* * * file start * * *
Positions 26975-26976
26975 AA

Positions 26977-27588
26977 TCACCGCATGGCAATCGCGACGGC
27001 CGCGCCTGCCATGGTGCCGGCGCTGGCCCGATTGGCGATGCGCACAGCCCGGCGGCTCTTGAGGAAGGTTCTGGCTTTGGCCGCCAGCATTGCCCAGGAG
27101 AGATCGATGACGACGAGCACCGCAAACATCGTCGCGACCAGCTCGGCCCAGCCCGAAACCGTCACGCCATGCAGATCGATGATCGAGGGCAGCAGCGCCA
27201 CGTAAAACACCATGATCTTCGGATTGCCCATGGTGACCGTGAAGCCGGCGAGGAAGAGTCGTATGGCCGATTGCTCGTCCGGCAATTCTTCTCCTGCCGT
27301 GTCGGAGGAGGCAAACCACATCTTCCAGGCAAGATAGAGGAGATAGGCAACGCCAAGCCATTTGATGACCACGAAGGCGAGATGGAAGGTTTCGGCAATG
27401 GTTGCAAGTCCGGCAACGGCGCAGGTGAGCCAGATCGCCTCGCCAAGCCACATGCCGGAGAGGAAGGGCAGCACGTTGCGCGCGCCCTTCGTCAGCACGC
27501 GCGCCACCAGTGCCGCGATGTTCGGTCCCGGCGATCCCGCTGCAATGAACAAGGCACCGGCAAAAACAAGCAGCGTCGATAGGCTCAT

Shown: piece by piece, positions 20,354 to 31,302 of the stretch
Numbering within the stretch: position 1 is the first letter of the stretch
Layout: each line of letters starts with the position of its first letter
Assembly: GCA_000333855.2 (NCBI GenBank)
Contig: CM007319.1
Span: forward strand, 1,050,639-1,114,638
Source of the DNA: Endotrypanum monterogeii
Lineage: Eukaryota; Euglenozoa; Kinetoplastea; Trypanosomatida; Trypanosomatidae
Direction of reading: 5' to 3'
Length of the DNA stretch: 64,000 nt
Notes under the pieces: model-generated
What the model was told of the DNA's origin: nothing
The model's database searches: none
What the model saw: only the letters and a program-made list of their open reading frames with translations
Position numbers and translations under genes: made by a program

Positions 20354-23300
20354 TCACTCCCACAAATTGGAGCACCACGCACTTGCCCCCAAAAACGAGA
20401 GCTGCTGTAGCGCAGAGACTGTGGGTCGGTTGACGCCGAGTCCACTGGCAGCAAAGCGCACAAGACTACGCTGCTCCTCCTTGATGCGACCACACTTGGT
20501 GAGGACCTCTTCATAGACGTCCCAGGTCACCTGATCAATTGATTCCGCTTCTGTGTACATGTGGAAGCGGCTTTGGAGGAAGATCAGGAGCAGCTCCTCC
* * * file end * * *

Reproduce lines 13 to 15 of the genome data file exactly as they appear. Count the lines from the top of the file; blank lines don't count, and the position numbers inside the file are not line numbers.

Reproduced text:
Layout: each line of letters starts with the position of its first letter
Assembly: GCA_000333855.2 (NCBI GenBank)
Contig: CM007319.1